The World Health Organisation has said that almost two billion people across the world do not have access to clean drinking water.
"Today, almost two billion people use a source of drinking water contaminated with faeces, putting them at risk of contracting cholera, dysentery, typhoid and polio," says Dr Maria Neira, WHO Director, Department of Public Health, Environmental and Social Determinants of Health.
According to a report published by WHO, countries are not increasing their spending to meet the water and sanitation targets under the Sustainable Development Goals (SDGs). The SDGs replaced the Millennium Development Goals which expired in 2015.
Universal and equitable access to safe and affordable drinking water is one of the targets mentioned under the SDGs.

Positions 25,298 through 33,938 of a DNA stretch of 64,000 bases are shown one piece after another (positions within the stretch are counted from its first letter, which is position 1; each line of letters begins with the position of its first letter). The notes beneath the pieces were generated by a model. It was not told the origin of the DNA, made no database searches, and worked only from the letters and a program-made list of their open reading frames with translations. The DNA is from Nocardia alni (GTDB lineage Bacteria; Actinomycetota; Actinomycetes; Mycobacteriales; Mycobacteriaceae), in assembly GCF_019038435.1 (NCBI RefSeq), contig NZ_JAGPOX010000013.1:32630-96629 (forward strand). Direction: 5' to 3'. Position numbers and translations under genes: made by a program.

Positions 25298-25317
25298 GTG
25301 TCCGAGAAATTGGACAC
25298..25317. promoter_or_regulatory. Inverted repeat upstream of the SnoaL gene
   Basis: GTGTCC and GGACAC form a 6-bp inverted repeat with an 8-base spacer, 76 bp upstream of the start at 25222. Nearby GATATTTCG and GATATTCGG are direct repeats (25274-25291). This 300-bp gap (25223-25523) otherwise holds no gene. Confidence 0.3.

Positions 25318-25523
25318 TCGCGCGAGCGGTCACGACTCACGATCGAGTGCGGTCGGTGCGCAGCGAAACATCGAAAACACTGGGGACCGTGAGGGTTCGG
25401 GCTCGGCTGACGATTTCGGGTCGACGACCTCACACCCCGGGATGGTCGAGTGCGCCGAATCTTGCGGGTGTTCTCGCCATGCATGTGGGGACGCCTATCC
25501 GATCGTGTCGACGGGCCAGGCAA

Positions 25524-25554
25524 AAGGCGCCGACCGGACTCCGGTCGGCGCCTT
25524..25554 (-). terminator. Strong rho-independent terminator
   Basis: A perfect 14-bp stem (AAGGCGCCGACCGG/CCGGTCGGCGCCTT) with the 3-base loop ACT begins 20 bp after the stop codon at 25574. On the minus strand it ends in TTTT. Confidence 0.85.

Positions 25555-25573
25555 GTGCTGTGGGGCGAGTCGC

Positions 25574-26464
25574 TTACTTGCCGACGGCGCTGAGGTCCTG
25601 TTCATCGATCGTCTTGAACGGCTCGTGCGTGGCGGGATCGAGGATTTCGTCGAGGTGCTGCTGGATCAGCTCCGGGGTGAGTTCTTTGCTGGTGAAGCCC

The report talks about tripling capital financing to $114 billion to meet the target.
Despite increased budgetary allocation in areas of clean water, sanitation and hygiene, 80% of the countries report that water, sanitation and hygiene financing is still not enough to meet nationally-defined targets.
The report calls for mobilising financing through new sources.
"Increased investments in water and sanitation can yield substantial benefits for human health and development, generate employment and make sure that we leave no one behind," Guy Ryder, Chair of UN-Water and Director-General of the International Labour Organization said.